Make Bridges, Tear Down Walls

Few people paid attention to a little piece of news last week in the U.S. newspapers. It turns out that minority babies are no longer in the minority in the U.S. So it’s official now — white babies are being born at a slower rate than non-whites.

Maybe people didn’t bother that much because the news is not surprising. Maybe they are resigned to the reality of a multi-cultural world, but I doubt it. In fact, there is a chance that one day there will be a party in the U.S. like the one founded by Jean-Marie Le Pen in France. The angst of people against immigrants will rise to the surface. And don’t be surprised if the ones leading the charge end up being the non-white babies being born today, who by then will be fully integrated into the minority culture.

This reminds me of the time I lived in Southern California and voters in one district managed to pass an open air initiative which basically barred farming families from selling their land to developers without the express consent of voters. The irony of that initiative, though, was a lot of the people who voted for it would have not even been there if the initiative had been passed ten years earlier. Most of them now were living in sprawling suburbs built on former farm land — the very land they now wanted to keep from being developed!

I think the reason people didn’t pay attention to the baby story is that they are distracted by an election and a sluggish economy. But that story may still enter the fray in this volatile year of Presidential politics, especially in a year when there isn’t a whole lot of difference between the presumed opponents.

Now I know that many people in the U.S. don’t necessarily think of England as a model to follow and I would not be surprised if racial tensions in there might still result in some version of a civil war some day. But I am somewhat optimistic that they may still avoid it. And what gives me some hope is a place like the district of Dalston in East London.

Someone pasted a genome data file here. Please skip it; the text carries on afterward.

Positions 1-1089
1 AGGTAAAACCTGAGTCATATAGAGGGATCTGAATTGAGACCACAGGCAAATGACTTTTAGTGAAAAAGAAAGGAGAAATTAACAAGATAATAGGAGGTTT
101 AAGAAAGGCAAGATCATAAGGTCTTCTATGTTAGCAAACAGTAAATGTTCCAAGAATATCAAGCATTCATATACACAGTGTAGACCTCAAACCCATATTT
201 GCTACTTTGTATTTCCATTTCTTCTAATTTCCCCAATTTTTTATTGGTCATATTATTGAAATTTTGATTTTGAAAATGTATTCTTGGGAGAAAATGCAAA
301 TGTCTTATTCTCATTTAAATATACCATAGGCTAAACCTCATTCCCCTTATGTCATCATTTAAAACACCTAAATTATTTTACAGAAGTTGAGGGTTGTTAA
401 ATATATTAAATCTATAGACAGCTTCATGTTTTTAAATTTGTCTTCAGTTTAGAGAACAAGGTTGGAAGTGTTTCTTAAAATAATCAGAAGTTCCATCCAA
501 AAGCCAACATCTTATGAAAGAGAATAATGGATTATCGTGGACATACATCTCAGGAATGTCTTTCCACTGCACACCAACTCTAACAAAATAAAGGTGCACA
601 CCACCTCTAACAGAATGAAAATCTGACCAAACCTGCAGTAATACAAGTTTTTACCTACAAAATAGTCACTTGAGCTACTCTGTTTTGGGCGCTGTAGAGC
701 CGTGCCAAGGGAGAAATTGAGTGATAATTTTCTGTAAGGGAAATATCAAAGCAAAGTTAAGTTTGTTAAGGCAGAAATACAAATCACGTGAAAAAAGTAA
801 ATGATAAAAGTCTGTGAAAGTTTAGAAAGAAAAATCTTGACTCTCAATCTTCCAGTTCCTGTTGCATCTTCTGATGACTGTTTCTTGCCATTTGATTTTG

I haven’t been there but I read about it recently and saw some cool pictures. One street illustrates the possibility of peaceful diversity at work. On one side of the street a sign in vibrant orange advertises Indian and Caribbean cuisine. On the other side, an Arabic sign advertises halal food, which indicates foods that have been prepared according to the Islamic customs. And what is even more interesting is that this neighborhood was for the longest time traditionally Jewish. But they started attracting immigrants from the world over, thus becoming a truly multicultural place.

So my question is: is this the future of us all or should we expect more rough waters? Chances are it will be a mix of both.

I don’t know whether you think this is important or not, but as a follower of Christ one of my favorite expressions is “at the foot of the cross we are equal.” The apostle Paul, speaking of the work that Christ did on the cross, put it this way: “For he himself is our peace, who has made the two groups (referring to Jews and gentiles) one and has destroyed the barrier, the dividing wall of hostility.” 

And I hope I can reach the end of my life and be remembered as one who built more bridges than walls.

Ivanildo C. Trindade